Justin Bieber is using his huge social media platform once again to help spread more awareness about the Black Lives Matter (BLM) movement, which works to improve the inequalities and injustices faced by black people.
On Friday, the Grammy winner posted a black-and-yellow text message which stated “Black Lives Matter” on his Instagram. A few minutes later, he added an explanatory caption.
Bieber wrote, “I am a white Canadian and I will never know what it feels like to be an African American.”
The 23-year-old singer continued, “But what I do know is I am willing to stand up and use my voice to shine light on racism, because it’s a real thing and it’s more prevalent now than I have ever seen in my lifetime.”
“We are all God’s children and we are ALL EQUAL,” he concluded.
Justin’s evidently earnestly-captioned BLM post follows on from his first indirect endorsement of the movement in 2016.
Last September, the pop prince tweeted a video link to VEVO’s pre-election “Why I Vote” series which featured the Chicago rapper Vic Mensa, who was one of Bieber’s “Purpose World Tour” support openers at the time.
VEVO’s series encouraged people to register to vote in the 2016 election. Mensa’s clip showed him saying “affecting change in the hood is why I vote.”
I am a white Canadian and I will never know what it feels like to be an African American but what I do know is I am willing to stand up and use my voice to shine light on racism, because it's a real thing and it's more prevalent now than I have ever seen in my lifetime.. we are all Gods children and we are ALL EQUAL.
Notably, Mensa added #BlackLivesMatter to his caption when he tweeted the clip. That tweet was later quoted by Bieber in his own tweet.
Vic just opened for me on tour. Great guy. This is a cool doc https://t.co/u2svF68Txg
— Justin Bieber (@justinbieber) September 27, 2016
— vino (@VicMensa) September 27, 2016
Justin’s Black Lives Matters post comes after he introduced a prayer during the recent Hand-in-Hand telethon, which raised $55 million for survivors of Hurricanes Harvey and Irma.
The “What Do You Mean?” singer, who is a Christian, also led a collective prayer and uplifting chant at the One Love Manchester benefit in June, following a terrorist bomb attack outside Ariana Grande’s tour concert in the city, which killed 22 people dead and left many injured.
While Bieber is not typically known for political comment, the singer is known for his long-standing support of the Make A Wish Foundation and Pencils Of Promise.
As the Inquisitr previously reported, the Biebs’ recently canceled his “Purpose World Tour” raised just over $2.7 million for Pencils of Promise — a non-profit organization which builds schools and provides educational resources in developing countries.
Justin is also the biggest contributor of “Wishes” (among recording artists who work with Make A Wish) and met teens and children with life-threatening illnesses at every stop on his most recent tour.
In addition to a slew of charitable efforts over the years, the superstar has supported the Make A Wish Foundation and Pencils of Promise since 2009.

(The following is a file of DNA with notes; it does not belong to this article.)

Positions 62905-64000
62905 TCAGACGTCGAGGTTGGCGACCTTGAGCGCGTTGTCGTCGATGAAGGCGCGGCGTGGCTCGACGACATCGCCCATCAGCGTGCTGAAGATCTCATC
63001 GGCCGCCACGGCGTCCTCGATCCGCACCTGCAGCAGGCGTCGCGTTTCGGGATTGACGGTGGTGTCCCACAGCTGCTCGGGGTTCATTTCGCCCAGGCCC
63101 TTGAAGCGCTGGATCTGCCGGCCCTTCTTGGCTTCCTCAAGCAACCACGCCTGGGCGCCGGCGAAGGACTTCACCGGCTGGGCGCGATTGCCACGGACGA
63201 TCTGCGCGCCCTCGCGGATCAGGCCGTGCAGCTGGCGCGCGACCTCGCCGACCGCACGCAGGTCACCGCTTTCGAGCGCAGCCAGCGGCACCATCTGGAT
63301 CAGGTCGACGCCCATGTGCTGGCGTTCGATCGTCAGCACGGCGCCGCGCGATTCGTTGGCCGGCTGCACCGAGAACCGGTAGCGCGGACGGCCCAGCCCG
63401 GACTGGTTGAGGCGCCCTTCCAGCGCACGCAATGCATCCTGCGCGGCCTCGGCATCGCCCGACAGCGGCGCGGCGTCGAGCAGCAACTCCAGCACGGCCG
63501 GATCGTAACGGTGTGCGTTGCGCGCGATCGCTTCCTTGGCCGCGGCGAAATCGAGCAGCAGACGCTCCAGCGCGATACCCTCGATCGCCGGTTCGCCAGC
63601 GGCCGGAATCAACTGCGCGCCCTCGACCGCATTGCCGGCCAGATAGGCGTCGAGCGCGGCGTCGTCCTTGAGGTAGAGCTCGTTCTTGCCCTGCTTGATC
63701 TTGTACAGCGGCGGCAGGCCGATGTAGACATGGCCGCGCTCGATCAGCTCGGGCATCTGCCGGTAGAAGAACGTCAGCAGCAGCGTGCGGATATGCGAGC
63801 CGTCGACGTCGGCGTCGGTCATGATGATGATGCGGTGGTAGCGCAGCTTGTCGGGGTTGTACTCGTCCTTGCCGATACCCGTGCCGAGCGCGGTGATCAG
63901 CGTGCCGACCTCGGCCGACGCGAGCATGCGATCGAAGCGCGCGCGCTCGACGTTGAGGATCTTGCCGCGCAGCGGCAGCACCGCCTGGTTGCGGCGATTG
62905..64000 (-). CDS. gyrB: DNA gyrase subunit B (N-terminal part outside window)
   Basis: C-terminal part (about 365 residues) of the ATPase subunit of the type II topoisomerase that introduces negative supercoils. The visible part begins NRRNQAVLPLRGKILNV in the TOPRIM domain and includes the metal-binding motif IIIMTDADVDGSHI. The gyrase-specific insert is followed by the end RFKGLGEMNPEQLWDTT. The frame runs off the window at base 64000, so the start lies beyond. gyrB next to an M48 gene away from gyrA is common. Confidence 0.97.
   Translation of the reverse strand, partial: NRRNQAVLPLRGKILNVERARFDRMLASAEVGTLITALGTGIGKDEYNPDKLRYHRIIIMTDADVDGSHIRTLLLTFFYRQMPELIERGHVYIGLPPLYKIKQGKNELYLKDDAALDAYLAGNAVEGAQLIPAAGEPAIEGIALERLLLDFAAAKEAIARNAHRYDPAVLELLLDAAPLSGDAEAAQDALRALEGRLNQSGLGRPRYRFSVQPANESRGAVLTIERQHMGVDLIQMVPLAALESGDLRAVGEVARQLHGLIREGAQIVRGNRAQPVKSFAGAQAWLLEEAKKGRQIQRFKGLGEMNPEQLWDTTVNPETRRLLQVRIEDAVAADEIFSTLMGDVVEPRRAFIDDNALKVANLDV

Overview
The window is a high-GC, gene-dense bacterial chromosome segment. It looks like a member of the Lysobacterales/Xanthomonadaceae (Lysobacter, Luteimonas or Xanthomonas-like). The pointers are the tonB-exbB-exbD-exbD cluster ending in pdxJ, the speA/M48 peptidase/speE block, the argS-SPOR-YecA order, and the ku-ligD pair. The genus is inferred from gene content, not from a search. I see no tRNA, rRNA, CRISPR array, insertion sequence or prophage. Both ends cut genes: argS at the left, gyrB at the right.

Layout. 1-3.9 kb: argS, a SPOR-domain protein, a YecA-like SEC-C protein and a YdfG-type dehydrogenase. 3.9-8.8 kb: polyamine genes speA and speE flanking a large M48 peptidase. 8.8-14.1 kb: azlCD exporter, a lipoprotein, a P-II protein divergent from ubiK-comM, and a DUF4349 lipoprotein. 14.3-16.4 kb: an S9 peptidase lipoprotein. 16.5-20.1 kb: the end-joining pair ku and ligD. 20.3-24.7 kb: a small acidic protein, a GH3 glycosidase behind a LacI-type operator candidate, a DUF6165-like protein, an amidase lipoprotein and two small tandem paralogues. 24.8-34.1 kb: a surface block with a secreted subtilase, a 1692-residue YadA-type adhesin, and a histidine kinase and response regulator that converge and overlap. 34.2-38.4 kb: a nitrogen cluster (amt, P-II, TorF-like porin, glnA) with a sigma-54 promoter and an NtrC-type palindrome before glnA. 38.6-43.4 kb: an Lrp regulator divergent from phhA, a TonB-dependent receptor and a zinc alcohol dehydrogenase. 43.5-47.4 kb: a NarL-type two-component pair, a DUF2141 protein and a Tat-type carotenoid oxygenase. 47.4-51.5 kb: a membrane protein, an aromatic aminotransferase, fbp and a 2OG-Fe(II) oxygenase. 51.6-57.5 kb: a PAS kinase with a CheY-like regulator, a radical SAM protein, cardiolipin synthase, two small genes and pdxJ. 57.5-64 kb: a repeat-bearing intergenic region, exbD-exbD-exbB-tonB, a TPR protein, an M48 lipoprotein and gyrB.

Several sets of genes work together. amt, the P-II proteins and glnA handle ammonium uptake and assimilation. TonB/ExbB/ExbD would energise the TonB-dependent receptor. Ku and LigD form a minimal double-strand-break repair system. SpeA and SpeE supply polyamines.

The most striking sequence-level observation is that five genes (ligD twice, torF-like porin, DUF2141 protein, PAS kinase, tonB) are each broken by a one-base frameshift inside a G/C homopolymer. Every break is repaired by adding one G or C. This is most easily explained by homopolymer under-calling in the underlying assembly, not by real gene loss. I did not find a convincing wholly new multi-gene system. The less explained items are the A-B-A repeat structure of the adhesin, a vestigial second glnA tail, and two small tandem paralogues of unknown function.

Justin Bieber Donates $2.2 Million To Build Schools In Developing Countries, Continues Make-A-Wish Support https://t.co/azNRRHTJ96
— Inquisitr Showbiz (@IQShowbiz) April 9, 2017
Bieber’s “Purpose Tour” made headlines earlier this week after his manager, Scooter Braun, appeared on CBS This Morning last Thursday and suggested the singer would eventually reveal the full reason why he canceled the final leg of his tour in July.
It’s worth noting that the singer pulled out of 14 concerts after performing a whopping 152 shows across multiple continents in 16 months.
Declaring his support for his artist’s decision, Braun told host Gayle King, “Look, I think he’ll decide to tell people when he’s ready of what exactly happened.”
The music maven added that he thought Bieber’s decision was “like he said, to protect himself,” before explaining that if Justin makes a decision he’s willing to have his “back” as long as the singer is willing to listen to opinions and believes in his own decision with “true conviction.”
— Gossip Cop (@GossipCop) September 21, 2017
Following the premature tour leg cancelation, a rep for Bieber told People magazine and other media outlets that the singer was “super exhausted.”
Justin subsequently followed up a verbal apology to his fans with an open letter on Instagram.
He wrote, “Me taking this time right now is me saying I want to be SUSTAINABLE.”
As for Bieber’s Lives Matters post, it set off polarized debate online. While some online users brought up the singer’s apology for n-word indiscretions when he was around 14/15-years-old, other online users declared their appreciation of Justin’s support of BLM.
One notable commenter tweeted, “Well I’m willing to forgive if the person has truly changed (recognizes their fault) from who they were or what they did in the past.”
The same user explained that, in her view, racism arises and is perpetuated out of “ignorance,” but added that Bieber has “matured” since he was an impressionable child and that she saw “growth” in him.
The commenter went on to tweet that she didn’t feel that a child’s ignorance should be “held against” them “forever.”
She concluded that most people have said and/or done inappropriate things, but it is easier for non-celebrities to “grow from those moments” because their missteps are not pilloried in public view.
Justin Bieber says we will “stand up” for Black Lives Matter and “shine light on racism” https://t.co/jxUKNHYbhz
— billboard (@billboard) September 23, 2017
Other users added that given the recent violence protest in Charlottesville, Virginia, turbulent racial history of the U.S., and current tense political and social tensions in the country and around the world, Bieber’s unequivocal slam of racism is important and helpful because of his wide-reaching platform and influence.
[Featured Image by Frazer Harrison/Getty Images]